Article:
So It’s Not The Rockies.  But What Makes Mom-And-Pop Special?

Ski Butternut in the Berkshires: All you need for a fun day with friends at a typical local area.
Credit: Ski Butternut

[Editor Note: As we are seeing in a month of startling industry news, the ski business is rapidly consolidating.  Big corporations are buying portfolios of resorts.  Vail has added Stowe to its collection. Aspen and its private equity investors, KLS Capital Partners are plucking up Stratton and Mt. Tremblant, among others. Other consortia have been formed or are forming. Where does this leave the mom-and-pop local area, probably closer to home, less exciting facilities, average food, but nicely discounted mid-week tickets for seniors? This is an important question in an industry that is moving away from smallness.] 

Support your local ski area. You know the place. It’s likely the place you learned to ski at and/or where you brought your children to teach them. If you have grandchildren, its the place you are bringing them to ski. It’s likely the ski area is privately owned and supports the surrounding area by employing local workers. Simply put, we go to local ski areas to ski. We don’t go to see others or to be seen. We don’t go for après ski activities or plush lodging.

Small is better? Accessible, economical, family-friendly, local ski areas have a community feeling.
Credit: Ski Sundown

We need to support our local ski areas by skiing at them. Increasingly smaller mountains are being bought by corporations or going out of business. Local ski areas are by definition closer to home, they are less crowded and have less expensive lift tickets. Midweek skiing at one of my favorite areas, Ski Butternut, in Western Massachusetts, is $25 for all skiers! Every season, I make it a point to ski at Butternut and several of my other local ski areas, and each time it’s a wonderful experience.

Aesthetically my local ski areas fit into their surroundings rather than dominate them.

When I go to my local ski area, I don’t race there. I know I’ll park close to the lodge, I won’t have to wait in line for tickets or in lines to get on the lifts. The entire day is more relaxing. I know I’ll get plenty of great skiing, and I don’t have to jockey to get a place in line or compete for a table to have lunch at. I do less racing down the mountain (though I can do that if I want) and spend more time stopping, looking at the scenery or talking to people. I feel safer skiing at my local area because there are few, if any, rude or aggressive skiers. While skiing, I don’t have to keep looking over my shoulder to make sure I’m not going to get run over.

It’s a more relaxing day, because everything feels manageable. First time visitors are not going to be confused about where to park, how to get to the lodge or what trails go where. At the end of the day, families don’t have to worry about finding their children because everyone ends up in the same place. Since local ski areas are less overwhelming and feel safer, parents are more likely to give children the freedom to ski on their own. As a child, one of my favorite memories was being allowed to ski with my friends and explore the mountain without our parents.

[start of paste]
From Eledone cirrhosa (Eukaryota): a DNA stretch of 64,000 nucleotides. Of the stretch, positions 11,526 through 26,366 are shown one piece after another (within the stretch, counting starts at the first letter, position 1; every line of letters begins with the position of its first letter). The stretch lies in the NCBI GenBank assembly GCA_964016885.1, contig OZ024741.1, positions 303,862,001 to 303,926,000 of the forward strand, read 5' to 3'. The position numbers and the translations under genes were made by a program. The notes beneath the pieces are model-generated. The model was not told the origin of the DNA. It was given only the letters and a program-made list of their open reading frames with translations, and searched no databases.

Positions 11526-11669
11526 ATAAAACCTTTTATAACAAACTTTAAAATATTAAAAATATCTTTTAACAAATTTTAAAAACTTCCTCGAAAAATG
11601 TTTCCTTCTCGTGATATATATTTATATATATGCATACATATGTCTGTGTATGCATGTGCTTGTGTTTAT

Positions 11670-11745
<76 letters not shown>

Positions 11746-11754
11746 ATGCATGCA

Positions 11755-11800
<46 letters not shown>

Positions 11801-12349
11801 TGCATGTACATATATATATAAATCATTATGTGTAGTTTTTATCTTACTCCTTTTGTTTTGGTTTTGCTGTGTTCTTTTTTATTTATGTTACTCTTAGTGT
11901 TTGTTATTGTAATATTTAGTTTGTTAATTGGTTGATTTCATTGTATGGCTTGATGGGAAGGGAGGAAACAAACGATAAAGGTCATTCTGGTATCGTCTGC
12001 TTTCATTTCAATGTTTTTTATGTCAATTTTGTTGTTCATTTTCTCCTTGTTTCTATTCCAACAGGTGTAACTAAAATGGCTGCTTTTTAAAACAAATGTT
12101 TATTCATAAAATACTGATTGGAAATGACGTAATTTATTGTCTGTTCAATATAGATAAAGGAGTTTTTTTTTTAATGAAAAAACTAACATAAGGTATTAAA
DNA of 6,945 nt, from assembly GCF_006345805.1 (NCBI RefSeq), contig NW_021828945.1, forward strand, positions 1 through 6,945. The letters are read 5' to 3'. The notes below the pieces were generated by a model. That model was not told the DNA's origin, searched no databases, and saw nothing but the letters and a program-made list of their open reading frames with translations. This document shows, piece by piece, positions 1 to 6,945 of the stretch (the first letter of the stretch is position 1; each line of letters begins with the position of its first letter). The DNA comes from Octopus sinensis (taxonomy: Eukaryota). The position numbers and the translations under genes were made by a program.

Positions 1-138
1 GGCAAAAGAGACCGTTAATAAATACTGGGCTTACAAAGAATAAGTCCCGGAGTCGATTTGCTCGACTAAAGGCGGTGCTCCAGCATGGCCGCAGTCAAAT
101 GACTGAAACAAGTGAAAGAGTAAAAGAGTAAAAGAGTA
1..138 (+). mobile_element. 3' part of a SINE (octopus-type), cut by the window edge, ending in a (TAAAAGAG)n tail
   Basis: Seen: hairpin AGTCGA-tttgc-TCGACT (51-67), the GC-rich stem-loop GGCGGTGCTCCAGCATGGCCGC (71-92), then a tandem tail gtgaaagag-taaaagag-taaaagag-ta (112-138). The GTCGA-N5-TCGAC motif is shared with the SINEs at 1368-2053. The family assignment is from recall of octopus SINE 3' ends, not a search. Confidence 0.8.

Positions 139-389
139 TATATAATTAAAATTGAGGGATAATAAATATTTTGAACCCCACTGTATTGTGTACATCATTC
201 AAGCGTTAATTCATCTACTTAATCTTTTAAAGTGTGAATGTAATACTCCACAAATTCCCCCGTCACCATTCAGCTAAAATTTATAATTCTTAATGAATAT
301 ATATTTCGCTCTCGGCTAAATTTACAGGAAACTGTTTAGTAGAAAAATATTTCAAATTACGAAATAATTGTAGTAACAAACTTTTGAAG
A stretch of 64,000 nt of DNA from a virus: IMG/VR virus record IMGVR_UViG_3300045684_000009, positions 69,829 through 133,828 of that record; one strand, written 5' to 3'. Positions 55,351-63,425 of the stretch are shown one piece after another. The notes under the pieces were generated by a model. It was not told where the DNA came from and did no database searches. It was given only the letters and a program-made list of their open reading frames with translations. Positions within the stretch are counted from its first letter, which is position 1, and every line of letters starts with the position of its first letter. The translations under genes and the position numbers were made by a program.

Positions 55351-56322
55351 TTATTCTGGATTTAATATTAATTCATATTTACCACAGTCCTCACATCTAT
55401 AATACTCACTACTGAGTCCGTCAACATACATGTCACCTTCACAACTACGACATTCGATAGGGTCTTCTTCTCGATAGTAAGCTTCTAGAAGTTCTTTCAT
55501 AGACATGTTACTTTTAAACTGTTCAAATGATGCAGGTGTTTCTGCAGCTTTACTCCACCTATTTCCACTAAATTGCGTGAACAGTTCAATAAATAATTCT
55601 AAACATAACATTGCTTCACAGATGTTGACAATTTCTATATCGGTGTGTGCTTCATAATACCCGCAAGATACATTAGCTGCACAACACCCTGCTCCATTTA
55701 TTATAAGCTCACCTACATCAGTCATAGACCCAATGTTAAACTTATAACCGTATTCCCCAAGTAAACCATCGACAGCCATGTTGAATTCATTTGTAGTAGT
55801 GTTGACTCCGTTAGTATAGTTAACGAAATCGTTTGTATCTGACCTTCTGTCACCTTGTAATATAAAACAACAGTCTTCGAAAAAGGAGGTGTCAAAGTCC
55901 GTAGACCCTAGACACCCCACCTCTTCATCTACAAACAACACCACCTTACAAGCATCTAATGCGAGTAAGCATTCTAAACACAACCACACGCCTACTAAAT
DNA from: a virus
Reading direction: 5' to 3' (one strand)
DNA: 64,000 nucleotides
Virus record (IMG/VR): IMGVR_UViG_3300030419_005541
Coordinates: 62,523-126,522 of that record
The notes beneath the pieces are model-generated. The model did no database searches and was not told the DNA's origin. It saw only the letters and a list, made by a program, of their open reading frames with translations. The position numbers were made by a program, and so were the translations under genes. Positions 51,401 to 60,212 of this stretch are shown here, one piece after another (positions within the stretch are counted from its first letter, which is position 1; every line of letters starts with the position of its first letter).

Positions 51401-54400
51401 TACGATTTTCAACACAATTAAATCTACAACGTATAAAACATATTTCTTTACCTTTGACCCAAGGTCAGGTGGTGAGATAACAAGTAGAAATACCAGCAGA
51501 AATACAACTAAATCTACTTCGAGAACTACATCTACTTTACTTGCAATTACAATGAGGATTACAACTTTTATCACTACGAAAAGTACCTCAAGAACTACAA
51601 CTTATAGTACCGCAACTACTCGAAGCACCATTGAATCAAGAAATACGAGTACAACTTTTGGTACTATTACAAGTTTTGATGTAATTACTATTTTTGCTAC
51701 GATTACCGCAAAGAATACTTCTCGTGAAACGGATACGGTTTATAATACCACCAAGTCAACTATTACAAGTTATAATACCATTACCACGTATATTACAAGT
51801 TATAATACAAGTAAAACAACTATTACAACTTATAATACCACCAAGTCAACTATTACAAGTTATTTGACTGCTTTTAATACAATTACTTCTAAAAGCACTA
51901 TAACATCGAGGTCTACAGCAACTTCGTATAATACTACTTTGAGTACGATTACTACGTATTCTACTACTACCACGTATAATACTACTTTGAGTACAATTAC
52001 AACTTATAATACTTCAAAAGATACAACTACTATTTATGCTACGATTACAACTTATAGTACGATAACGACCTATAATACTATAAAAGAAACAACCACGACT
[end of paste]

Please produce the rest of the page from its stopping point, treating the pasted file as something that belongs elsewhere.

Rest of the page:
Because I skied these areas as a child, I get the added benefit of a wonderful sense of nostalgia. When traveling, I’ve also had great fun skiing at independently owned mountains that I’d never been to before.

Spend a day or so exploring a local ski area and experience the charm and fun they have to offer. Just take a look at a small sample of season pass senior deals for next season:

Ski Butternut, Western MA: $175 (70+)

Ski Sundown, Northwestern CT: $109 (70+)

Catamount: Eastern NY: FREE (80+), before 6/1 $150, before 9/1 $155 (70-79)

What’s your local area? How are the deals shaping up for seniors?




  1. Don,

    Ski Bradford, In the Bradford section of Haverhill, MA is a family owned area that you should consider profiling.
    I have been teaching there since 1999 and it’s a local gem, credited with teaching thousands of kids and adults to ski for over 60 years.

    • Ken
      Ski Bradford is exactly the type of family owned area I was thinking of. Large mountains owe a debt of gratitude to these local ski areas because a large portion of their skiers learned to ski at these mountains and from instructors such as yourself.
      Thanks for the suggestion.

  2. Daniel Berson says:

    For the NYC area two senior bargains (at least in the past season) are Mountain Creek (free 72+) and Mt. Peter (free 70+). Mountain Creek in full operation is three connected mountains (the old Vernon Valley and Great Gorge combined) and does offer the five mile linked “Southern Soujourn'”. Mt. Peter is tiny and old time, but can be a lot of fun.

  3. Patrick Higashi says:

    I’m 75 and I ski at Sierra At Tahoe. It’s a great family ski area. A season’s pass for 70+ skiers is $139.

    • Pat
      Being an Eastern skier I was unfamiliar with Sierra at Tahoe. I just visited their website…by my standards that’s a lot of mountain. Thanks for sharing this DEAL with our readers.

  4. Sherm White says:

    I ski and work at Smugglers Notch in Northern Vt, which I would describe,as a “hybrid”, over 2000ft of vertical, a destination area with a strong local following. Don makes a strong point about supporting your local area, but I would expand it beyond small. Whatever your local area is, support it. They are the heart and soul of snow sports, and hopefully always will be.

  5. Sherm
    It we don’t support them some will disappear. I don’t want to see any more ski areas on the New England Lost Ski Area Project (NELSAP) website or similar site for any region.
    I haven’t skied Smuggs in nearly 45 years (over 4 hour drive for me). I intended to get their this winter but didn’t make it…next year for sure.

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